Ceramic artists list
> Ceramic artists list 100. Tim Rowan 99. Graciela Olio 98. Michal Fargo 97. Ryan Blackwell 96. Ellen Schön 95. Francesco Ardini 94. David Gallagher 93. Elizabeth Shriver 92. Jason Hackett 91. Patricia Sannit 90. Bente Skjøttgaard 89. Steve Belz 88. Ruth Power 87. Jenni Ward 86. Liliana Folta 85. Kira O'Brien 84. Annie Woodford 83. Kwok-Pong Bobby Tso 82. Bogdan Teodorescu 81. Kimberly Cook 80. Paula Bellacera 79. Debra Fleury 78. Cindy Billingsley 77. David Gilbaugh 76. Teresa & Helena Jané 75. Marianne McGrath 74. Suzanne Stumpf 73. Deborah Britt 72. Kathy Pallie 71. Els Wenselaers 70. Kjersti Lunde 69. Brian Kakas 68. Marie T. Hermann 67. Mark Goudy 66. Susan Meyer 65. Simcha Even-Chen 64. Barbara Fehrs 63. Shamai Gibsh 62. Natalia Dias 61. Bethany Krull 60. Amanda Simmons 59. Arthur Gonzalez 58. Chris Riccardo 57. Akiko Hirai W 56. Johannes Nagel 55. Rika Herbst 54. Liza Riddle 53. Chang Hyun Bang 52. Virginie Besengez 51. Jasmin Rowlandson 50. Chris Wight 49. Wim Borst 48. Rafael Peréz 47. Guðný Hafsteinsdóttir 46. Cathy Coëz 45. Merete Rasmussen 44. Carol Gouthro 43. JoAnn Axford 42. David Carlsson 41. Margrieta Jeltema 40. David Roberts 39. Patrick Colhoun 38. Abigail Simpson 37. Signe Schjøth 36. Katharine Morling 35. Dryden Wells 34. Antonella Cimatti 33. Cynthia Lahti 32. Carole Epp 31. Blaine Avery 30. Ian Shelly 29. Jim Kraft 28. Wesley Anderegg 27. Connie Norman 26. Arlene Shechet 25. Young Mi Kim 24. Jason Walker 23. Peter Meanley 22. Shane Porter 21. Jennifer McCurdy 20. Yoichiro Kamei 19. Debbie Quick 18. Ian F Thomas 17. John Shirley 16. Grayson Perry 15. Vivika & Otto Heino 14. Georges Jeanclos 13. Daniel Kavanagh 12. Nagae Shigekazu 11. Matthew Chambers 10. Tim Andrews 9. Claire Muckian 8. Adam Frew 7. Maciej Kasperski 6. Roxanne Jackson 5. Keith Schneider 4. Celeste Bouvier 3. Tim Scull 2. Kim Westad 1. Sara Paloma

David Gilbaugh Ceramics

David D. Gilbaugh

David D. Gilbaugh Contemporary Ceramics

David D. Gilbaugh's profile on Ceramics Now Magazine - View his works

“Through creating and teaching others how to make “Treepots” and “Tectonic Sculptures,” I have dedicated my artistic efforts in ceramics to exploring life and the irony of renewal through death. Trees are the primary subject of my work and human emergence is its’ theme. Through this creative work I engage the interrelationship between humanity and nature. 

I focus on trees because I have a natural love of them from my youth. As a child I spent my summers with my brother roaming the woods of northern Illinois, and as an adolescent I spent them backpacking the forests of the Rocky Mountains of Colorado. Observing the tree excites my creative expression because it demonstrates the promise of renewal in the events of birth, the processes of aging, and the inevitability and promise of new life through death and decay. In this way life continuously takes on evolved and more beautiful forms through both creation and evolution. Both are proven simultaneously in the cycle of life. Evidence of this is shown most brilliantly to me in the life cycle of trees and I speak of it most effectively through my art in the medium of clay.” David Gilbaugh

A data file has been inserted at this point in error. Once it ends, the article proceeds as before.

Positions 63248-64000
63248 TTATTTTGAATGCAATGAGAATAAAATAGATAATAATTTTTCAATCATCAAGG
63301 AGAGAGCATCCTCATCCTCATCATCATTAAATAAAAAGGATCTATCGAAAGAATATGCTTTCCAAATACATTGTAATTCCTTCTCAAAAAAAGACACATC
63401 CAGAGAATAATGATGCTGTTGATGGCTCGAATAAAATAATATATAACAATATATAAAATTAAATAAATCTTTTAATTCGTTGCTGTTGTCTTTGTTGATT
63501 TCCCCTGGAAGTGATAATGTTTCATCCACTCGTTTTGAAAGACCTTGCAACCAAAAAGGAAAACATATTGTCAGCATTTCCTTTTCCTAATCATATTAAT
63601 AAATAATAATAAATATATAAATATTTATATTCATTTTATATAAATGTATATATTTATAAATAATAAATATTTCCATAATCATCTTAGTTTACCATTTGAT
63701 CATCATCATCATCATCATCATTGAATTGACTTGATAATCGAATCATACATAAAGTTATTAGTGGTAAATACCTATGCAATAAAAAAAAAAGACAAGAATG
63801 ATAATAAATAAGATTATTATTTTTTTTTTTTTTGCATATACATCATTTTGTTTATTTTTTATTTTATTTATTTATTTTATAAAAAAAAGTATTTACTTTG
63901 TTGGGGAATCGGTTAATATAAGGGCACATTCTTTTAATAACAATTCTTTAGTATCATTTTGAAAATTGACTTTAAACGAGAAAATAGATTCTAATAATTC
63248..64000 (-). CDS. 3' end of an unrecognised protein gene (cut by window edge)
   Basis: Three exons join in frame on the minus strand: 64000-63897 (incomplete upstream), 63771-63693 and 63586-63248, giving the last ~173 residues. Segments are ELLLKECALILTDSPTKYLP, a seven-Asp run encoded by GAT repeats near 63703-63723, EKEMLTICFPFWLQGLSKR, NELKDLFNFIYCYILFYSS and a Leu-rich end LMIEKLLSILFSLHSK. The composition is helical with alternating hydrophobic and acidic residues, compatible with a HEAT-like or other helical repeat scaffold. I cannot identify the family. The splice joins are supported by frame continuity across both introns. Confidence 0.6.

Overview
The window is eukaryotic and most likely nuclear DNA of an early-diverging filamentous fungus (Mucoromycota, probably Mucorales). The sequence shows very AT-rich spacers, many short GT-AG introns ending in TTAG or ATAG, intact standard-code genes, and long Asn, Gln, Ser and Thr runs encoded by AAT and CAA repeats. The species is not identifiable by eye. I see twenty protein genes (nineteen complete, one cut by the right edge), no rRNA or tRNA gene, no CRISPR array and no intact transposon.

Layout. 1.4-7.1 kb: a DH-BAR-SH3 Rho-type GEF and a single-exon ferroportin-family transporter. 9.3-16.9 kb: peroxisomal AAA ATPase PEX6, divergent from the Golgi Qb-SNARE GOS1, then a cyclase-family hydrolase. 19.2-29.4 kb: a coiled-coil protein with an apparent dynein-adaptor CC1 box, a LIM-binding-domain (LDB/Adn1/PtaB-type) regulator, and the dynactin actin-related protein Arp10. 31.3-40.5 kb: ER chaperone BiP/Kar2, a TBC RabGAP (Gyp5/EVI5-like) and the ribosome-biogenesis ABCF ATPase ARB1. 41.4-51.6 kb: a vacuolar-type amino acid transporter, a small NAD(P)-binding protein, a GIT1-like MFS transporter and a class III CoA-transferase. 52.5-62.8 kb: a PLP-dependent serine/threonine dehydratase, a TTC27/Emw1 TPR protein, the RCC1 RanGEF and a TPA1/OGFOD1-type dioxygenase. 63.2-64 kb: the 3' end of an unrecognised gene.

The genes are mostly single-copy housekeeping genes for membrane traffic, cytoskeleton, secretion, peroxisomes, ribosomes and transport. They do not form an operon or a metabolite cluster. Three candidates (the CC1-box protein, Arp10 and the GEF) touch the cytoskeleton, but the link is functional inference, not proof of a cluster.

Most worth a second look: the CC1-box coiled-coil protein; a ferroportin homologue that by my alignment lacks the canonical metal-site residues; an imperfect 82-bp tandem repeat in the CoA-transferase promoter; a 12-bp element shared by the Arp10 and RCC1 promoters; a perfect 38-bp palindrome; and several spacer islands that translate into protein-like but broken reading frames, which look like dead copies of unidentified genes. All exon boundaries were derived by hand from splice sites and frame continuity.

Read More

  • David Gilbaugh: Bearded Ghoul, 2009, sculpted lamp base, 11”(W) x 21”(H), hand-built, B-mix stoneware with grog, cone 10, iron and rutile oxides

  • David Gilbaugh: Siren Lamp Base, 2008, sculpted lamp base, 10”(W) x 22”(H), hand-built slab and coil, B-mix stoneware, cone 10 reduction, black stain

  • David Gilbaugh: Driftwood Fountain, 2008, sculpted fountain, 12”(W) x 22”(H), hand-built slab and coil, B-mix stoneware with grog, cone 10 reduction, iron, rutile, and cobalt oxide stains, Winokur Yellow, Temmoku

  • David Gilbaugh: Sycamore Teappot #3, 2011, sculpted teapot, 11”(H) x 8”(D), hand-built slab, B-mix stoneware paper clay with grog, cone 10 reduction, black stain brushed in crevices, water washed iron and rutile stain over porcelain decorating slip

  • David Gilbaugh: Sycamore Teappot #1, 2010, sculpted teapot, 6” W X 8”D X 9”H, hand built with dowels, B-mix stoneware paper clay with grog, cone 10 reduction, black stain brushed in crevices, water washed iron and rutile stain over porcelain decorating slip

  • David Gilbaugh: Orange Oak Teapot, 2008, sculpted teapot, 9”(W) x 17”(H), hand-built slab, B-mix stoneware paper clay with grog, cone 10 reduction, black stain brushed in crevices, water washed iron and rutile stain throughout, Winokur Yellow glaze on bark surfaces

  • David Gilbaugh: White Oak Teapot, 2011, sculpted teapot, hand-built slab, B-mix stoneware paper clay with grog, cone 10 reduction, black stain brushed in crevices, water washed iron and rutile stain with Whynokur Yellow on the bark

  • David Gilbaugh: Temmoku Grained Bowl, 2011, carved bowl, hand-built slab, B-mix stoneware paper clay with grog, cone 10 reduction, black stain brushed in crevices, water washed iron and rutile stain over porcelain decorating slip

  • David Gilbaugh: The Imaginist, 2009, sculpture, 21”(W) x 33”(H) x 23”(D), hand-built coil, B-mix stoneware, cone 8, black stain brushed in crevices, water washed iron and rutile stain throughout, interior - red engobe.

  • David Gilbaugh: A Man At Ten, 2008, statuette, 4”(W) x 8”(H), hand-built coil, B-mix stoneware with grog, cone 10 reduction, Babu Porcelain, iron, rutile, and cobalt oxide stains

  • David Gilbaugh: Family Tree, 2007, sculpture, 6.5”(W) x 11.5”(H), hand-built coil, B-mix stoneware with grog, cone 10 reduction, iron, rutile, chrome and cobalt oxide stains

  • All work is copyright of respective owner, otherwise © 2014 Ceramics Now. Website powered by Tumblr.